CREDITS: Written by Mitch Brian (who wrote the series bible with Timm and Dini); directed by Kevin Altieri.
REVIEW: As this is the first episode of the Batman Animated Series produced (though not aired), let's talk about constants first introduced here before we talk about the story itself. First of all, that amazing, amazing, AMAZING opening sequence. From the WB logo turning into the Owl Ship--I mean, a Gotham City police blimp (police blimps? how awesome is that!?) to the fact that the series really doesn't have an on-screen title (it's Batman, folks, you know who he is, BATMAN!), it's a great achievement marrying film noir visuals and Elfman's great Batman theme. Just gorgeous. I've already praised the look of the show, and while this episode sometimes seems a bit murky, I generally enjoy the shadowy filter that makes the edges of the screen disappear, and the lighting effects are well done. When Batman fires his grappling hook, for example, there's a quick flash of light on his face. The batmobile is definitely pulled from Burton's film, perhaps even more extreme, and it looks good in animation.
The episode also introduces a few key characters and voices, none more iconic than Kevin Conroy as Batman (and pitched higher, as Bruce Wayne), the man whose voice I hear when I read Batman comics today (I hear the Super-Friends' Olan Soule when reading Silver Age stories, but that's different). Conroy has played Batman more than any other actor ever, in animation and video games, and it always takes some getting used to when someone else does it. He's great. The episode also gives voice to grouchy Commissioner Gordon, and introduces a pretty big chunk of the cast - the unflappable, snooty Alfred Pennyworth; the antagonistic Detective Bullock; and not-yet-Two-Face D.A. Harvey Dent! Mayor Hamilton Hill will also appear in a number of episodes. That's all in addition to the episode's guest stars, of course. What the episode DOESN'T do (nor does any episode aired before it) is tell Batman's origin. As with the lack of a proper title, the show starts from the premise that everyone knows who Batman is. This is clearly early in his career, since most of his villains haven't been established and the GCPD considers him a dangerous vigilante, but everything is in place and need not be retread.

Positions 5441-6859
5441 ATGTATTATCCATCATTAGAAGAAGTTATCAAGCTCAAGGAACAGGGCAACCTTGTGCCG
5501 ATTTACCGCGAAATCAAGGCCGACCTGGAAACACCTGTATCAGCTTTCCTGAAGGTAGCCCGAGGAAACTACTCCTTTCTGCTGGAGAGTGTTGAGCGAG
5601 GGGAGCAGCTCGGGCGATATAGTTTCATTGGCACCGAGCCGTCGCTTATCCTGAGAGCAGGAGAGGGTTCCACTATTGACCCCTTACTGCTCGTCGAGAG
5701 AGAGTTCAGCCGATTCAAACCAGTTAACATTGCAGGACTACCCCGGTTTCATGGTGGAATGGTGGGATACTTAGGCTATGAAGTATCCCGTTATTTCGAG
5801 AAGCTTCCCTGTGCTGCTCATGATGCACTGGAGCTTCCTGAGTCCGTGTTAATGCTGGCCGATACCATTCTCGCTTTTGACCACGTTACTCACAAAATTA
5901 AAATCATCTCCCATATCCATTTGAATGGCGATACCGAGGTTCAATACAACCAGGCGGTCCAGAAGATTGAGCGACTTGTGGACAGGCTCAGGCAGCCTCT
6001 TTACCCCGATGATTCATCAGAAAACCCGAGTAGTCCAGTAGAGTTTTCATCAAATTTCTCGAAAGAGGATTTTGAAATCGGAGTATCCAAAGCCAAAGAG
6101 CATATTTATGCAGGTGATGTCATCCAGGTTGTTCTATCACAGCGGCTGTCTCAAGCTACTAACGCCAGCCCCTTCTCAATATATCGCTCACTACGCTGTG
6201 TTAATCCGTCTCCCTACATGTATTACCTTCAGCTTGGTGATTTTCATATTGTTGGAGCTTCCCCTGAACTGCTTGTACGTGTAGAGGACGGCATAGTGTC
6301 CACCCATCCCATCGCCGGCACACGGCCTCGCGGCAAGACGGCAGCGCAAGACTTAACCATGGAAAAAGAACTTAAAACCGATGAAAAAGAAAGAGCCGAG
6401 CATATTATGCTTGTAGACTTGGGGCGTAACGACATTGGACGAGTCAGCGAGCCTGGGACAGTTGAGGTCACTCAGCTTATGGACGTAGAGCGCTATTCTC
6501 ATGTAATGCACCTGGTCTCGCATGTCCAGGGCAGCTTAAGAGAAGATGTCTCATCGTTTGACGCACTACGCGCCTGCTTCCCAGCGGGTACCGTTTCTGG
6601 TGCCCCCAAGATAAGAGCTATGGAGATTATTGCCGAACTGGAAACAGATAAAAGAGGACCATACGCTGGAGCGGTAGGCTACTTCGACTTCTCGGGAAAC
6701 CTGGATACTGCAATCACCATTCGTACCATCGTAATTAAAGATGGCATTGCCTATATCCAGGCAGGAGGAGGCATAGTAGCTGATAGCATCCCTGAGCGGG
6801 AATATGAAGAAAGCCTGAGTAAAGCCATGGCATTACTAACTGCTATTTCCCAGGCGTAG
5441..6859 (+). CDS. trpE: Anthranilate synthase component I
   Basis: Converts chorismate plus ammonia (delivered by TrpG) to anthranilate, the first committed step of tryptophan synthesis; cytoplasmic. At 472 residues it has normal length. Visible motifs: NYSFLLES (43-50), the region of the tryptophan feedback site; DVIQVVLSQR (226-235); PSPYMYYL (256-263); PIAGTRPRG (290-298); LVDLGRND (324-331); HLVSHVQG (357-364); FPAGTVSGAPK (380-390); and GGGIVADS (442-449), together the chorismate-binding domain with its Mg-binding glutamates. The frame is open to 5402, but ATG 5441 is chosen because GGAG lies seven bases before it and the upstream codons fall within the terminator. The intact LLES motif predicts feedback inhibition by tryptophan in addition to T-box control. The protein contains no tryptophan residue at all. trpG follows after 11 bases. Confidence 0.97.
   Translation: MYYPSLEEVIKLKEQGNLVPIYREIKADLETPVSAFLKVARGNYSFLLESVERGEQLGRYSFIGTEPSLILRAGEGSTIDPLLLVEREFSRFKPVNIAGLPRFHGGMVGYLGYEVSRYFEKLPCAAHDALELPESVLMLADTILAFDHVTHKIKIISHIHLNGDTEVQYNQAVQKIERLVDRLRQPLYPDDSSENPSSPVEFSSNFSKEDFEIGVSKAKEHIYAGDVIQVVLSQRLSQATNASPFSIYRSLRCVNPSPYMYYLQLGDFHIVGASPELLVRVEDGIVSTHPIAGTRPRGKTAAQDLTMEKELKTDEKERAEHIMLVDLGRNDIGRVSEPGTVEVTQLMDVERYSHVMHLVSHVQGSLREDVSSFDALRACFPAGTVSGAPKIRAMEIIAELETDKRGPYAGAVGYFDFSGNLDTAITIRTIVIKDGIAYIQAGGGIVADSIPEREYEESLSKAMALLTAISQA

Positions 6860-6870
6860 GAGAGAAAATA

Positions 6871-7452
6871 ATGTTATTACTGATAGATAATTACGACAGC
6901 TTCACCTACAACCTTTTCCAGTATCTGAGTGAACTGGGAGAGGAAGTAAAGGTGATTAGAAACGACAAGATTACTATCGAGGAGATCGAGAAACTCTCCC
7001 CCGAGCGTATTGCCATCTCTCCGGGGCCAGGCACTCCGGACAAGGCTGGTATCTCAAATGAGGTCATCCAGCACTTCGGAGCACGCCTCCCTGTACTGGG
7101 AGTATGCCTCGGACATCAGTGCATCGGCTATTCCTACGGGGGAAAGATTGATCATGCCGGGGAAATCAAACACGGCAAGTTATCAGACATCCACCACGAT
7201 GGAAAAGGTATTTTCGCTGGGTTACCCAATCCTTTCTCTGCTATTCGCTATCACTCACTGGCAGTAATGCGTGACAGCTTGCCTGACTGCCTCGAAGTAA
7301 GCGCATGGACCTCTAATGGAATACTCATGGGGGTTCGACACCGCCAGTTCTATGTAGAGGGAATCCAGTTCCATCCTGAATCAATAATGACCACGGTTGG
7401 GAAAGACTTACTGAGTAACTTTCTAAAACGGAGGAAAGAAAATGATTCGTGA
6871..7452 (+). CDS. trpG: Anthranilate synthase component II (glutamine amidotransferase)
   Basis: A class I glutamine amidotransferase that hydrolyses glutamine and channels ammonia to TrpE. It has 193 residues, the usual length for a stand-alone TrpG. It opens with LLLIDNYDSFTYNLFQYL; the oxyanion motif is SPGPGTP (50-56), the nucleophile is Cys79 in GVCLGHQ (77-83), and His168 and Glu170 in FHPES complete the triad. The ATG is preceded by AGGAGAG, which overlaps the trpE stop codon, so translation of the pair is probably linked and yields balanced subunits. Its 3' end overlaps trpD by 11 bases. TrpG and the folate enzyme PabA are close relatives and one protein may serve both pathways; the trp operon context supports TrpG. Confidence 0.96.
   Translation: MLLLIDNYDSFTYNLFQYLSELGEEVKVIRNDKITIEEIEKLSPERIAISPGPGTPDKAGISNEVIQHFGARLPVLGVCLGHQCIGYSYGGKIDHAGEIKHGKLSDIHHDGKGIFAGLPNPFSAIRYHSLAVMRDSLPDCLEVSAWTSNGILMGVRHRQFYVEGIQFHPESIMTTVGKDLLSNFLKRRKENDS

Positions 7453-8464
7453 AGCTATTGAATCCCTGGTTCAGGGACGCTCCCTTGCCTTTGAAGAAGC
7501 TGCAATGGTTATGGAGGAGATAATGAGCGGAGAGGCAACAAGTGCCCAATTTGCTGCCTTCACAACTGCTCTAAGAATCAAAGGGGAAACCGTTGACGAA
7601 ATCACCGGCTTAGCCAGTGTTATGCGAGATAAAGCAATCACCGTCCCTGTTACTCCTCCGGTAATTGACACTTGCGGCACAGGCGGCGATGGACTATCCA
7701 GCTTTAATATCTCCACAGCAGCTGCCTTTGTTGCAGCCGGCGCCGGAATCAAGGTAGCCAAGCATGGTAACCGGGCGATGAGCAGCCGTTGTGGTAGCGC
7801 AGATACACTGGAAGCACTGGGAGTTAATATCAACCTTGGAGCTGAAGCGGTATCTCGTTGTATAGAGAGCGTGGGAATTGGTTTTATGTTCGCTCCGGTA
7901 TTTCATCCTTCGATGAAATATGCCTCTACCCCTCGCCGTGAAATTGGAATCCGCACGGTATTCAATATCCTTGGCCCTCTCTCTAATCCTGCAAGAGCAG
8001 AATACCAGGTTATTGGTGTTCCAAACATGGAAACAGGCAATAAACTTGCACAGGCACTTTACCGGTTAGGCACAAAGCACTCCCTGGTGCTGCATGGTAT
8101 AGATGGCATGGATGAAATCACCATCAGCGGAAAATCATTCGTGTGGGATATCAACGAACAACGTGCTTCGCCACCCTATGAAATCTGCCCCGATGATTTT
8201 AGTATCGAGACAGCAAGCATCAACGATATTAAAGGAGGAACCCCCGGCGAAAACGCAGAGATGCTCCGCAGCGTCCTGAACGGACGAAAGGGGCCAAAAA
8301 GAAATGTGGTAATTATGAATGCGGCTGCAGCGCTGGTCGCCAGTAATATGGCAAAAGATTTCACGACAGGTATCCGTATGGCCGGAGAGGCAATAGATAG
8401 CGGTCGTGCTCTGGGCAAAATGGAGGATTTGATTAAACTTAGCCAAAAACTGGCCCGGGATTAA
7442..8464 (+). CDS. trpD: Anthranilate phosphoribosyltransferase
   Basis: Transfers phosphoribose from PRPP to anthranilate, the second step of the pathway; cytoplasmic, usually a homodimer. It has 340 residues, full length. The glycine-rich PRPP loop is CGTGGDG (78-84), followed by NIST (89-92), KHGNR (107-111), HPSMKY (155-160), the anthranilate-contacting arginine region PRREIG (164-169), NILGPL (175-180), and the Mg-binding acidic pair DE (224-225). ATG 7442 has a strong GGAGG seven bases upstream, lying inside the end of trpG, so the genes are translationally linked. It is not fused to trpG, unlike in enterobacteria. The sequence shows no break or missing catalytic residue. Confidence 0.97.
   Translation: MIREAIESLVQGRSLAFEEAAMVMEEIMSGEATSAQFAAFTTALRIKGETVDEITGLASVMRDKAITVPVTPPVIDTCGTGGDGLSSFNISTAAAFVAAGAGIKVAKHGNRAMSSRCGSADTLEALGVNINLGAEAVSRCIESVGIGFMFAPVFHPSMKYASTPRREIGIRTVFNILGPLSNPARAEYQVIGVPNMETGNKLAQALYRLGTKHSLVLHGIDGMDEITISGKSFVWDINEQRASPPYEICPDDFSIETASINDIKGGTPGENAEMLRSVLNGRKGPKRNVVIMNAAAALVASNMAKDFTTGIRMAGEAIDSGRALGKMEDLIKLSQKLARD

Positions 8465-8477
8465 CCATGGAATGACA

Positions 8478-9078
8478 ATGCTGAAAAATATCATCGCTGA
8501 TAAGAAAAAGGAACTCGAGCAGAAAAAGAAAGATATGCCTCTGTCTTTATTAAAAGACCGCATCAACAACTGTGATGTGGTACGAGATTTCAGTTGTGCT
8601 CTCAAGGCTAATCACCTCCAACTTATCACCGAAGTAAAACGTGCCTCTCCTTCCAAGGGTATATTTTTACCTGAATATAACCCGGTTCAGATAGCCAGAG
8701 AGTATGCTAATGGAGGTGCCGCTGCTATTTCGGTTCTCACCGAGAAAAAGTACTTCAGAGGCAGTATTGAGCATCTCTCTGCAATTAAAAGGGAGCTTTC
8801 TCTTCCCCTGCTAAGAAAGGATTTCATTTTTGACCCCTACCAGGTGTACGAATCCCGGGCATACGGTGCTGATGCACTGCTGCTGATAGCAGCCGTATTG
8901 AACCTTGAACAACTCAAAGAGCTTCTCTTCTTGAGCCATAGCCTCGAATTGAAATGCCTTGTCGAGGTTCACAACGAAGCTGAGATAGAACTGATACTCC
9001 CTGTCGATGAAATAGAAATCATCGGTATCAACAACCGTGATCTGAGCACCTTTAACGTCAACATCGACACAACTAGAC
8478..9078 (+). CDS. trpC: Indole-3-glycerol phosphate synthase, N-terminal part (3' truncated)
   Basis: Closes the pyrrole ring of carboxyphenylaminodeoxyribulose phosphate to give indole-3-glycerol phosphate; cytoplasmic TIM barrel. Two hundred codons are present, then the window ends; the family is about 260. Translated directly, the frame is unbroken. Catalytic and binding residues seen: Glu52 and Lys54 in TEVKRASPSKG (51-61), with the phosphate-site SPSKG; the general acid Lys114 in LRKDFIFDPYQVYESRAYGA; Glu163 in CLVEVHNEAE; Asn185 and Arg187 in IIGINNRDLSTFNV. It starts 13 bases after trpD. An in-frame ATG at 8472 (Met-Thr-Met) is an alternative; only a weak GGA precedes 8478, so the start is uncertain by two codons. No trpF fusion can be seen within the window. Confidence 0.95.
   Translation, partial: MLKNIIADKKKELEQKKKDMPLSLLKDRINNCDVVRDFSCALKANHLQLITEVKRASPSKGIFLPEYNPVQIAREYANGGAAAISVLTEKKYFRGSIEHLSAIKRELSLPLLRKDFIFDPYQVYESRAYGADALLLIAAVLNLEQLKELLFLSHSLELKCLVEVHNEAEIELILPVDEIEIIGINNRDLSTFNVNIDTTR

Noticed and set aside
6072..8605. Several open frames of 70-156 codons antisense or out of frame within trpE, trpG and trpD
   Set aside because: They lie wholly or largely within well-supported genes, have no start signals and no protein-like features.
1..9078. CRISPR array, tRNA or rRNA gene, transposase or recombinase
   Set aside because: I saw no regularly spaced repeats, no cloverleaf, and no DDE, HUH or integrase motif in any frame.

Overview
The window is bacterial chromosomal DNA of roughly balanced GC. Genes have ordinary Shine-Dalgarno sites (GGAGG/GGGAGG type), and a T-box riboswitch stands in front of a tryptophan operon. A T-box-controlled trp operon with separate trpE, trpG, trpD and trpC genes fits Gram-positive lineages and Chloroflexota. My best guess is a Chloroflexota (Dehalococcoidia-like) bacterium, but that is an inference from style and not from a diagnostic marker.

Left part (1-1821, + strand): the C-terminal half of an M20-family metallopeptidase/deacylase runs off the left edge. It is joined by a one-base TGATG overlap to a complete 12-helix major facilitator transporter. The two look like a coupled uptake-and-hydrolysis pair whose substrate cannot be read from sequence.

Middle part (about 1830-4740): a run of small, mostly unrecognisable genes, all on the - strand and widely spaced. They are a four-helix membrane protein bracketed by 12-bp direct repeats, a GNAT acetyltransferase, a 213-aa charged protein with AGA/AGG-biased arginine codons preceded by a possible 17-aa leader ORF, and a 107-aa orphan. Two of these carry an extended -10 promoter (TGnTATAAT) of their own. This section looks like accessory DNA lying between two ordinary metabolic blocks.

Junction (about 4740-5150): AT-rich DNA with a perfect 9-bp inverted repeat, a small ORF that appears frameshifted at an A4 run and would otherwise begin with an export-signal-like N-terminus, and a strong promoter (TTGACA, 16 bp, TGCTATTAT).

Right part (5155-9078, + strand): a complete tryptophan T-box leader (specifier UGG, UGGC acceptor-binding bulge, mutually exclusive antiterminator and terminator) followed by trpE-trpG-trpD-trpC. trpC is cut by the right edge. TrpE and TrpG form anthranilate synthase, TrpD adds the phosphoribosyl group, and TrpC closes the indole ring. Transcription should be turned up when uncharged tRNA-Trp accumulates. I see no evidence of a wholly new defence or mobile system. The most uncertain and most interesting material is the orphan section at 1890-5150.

On Leather Wings - and the title card is right out of silent film - shows Batman's many facets. A vigilante on the run from the law, an action hero capable of fighting normal crooks and enhanced monsters, a detective with lots of cool tech, and a millionaire playboy with lots of money, connections, and a sense of fun. All of this is efficiently told. In fact, the show is very good at drawing characters with immediate personality (pun intended). Even "day players" with few lines are differentiated. Instead of generic night watchmen, we have one with ambitions of becoming a radio personality, and another a woman who passes the time reading novels. You glimpse office romances among lab technicians, and meet policemen with opinions.